HP LaserJet Pro P1606dn Has Speed, Features, and Pricey Toner
At a Glance
HP LaserJet Pro P1606dn
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A small office or home office will like the speed and automatic duplexing, but the trade-off is pricey toner.
The HP LaserJet Pro P1606dn monochrome laser printer aims at small offices and home offices that prize speed. Despite its moderate price ($230 as of August 27, 2010), it delivers plenty of pep, along with good paper handling. Unfortunately, its high toner costs make it a better fit for low-volume users than for high-volume users.
The LaserJet Pro P1606dn’s feature set is a definite step up from what you’d typically find in a low-end printer. It has a 250-sheet main input tray and, above that, a 10-sheet secondary tray for feeding letterhead or envelopes. The top-loading output tray holds 125 sheets. The construction of these parts seems adequate, but the output tray extensions are a bit bendier than we’d like. USB and ethernet connections are standard. The biggest disappointment to us was the control panel: Its two buttons and four LEDs all have icons, but no word labels, so you have to guess what each one means or look it up in the documentation.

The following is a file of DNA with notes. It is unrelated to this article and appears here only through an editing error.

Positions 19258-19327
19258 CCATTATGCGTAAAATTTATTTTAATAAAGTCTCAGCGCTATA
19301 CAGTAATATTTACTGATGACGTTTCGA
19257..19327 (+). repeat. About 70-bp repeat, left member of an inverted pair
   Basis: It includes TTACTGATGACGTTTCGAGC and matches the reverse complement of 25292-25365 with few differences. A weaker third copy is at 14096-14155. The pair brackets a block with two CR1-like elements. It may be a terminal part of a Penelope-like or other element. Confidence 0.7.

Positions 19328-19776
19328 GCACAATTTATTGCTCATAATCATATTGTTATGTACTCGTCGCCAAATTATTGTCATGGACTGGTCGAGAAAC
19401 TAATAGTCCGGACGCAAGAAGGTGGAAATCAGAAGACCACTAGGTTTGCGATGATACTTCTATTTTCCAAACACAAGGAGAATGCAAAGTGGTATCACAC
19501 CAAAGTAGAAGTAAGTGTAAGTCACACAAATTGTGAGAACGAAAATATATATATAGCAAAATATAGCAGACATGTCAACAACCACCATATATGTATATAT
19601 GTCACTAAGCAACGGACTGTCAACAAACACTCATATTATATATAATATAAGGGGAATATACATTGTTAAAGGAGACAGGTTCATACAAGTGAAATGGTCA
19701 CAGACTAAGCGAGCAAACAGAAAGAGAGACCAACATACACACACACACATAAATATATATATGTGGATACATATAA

Speed is impressive for the price, and quality is normal. The LaserJet Pro P1606dn averaged a swift 19.3 pages per minute on the PC and 19.2 ppm on the Mac, printing mostly plain text with some simple monochrome graphics. Print speeds for graphics pages were respectable, but the output quality was somewhat rough.
A speedy printer might motivate you to print more, but the LaserJet Pro P1606dn’s high-cost toner will quickly dampen any such ambition. A 1000-page starter-size cartridge ships with the unit; but a replacement, 2100-page cartridge costs $78, or 3.7 cents per page. So if you plan to print in high volume, look for a model with a higher-capacity cartridge.
HP’s LaserJet Pro P1606dn gives small offices and home offices a potentially valuable speed bump that many low-end lasers can’t--as well as better paper-handling features. Unfortunately, it couldn’t shake the tendency toward pricey toner that’s all too common at this end of the spectrum.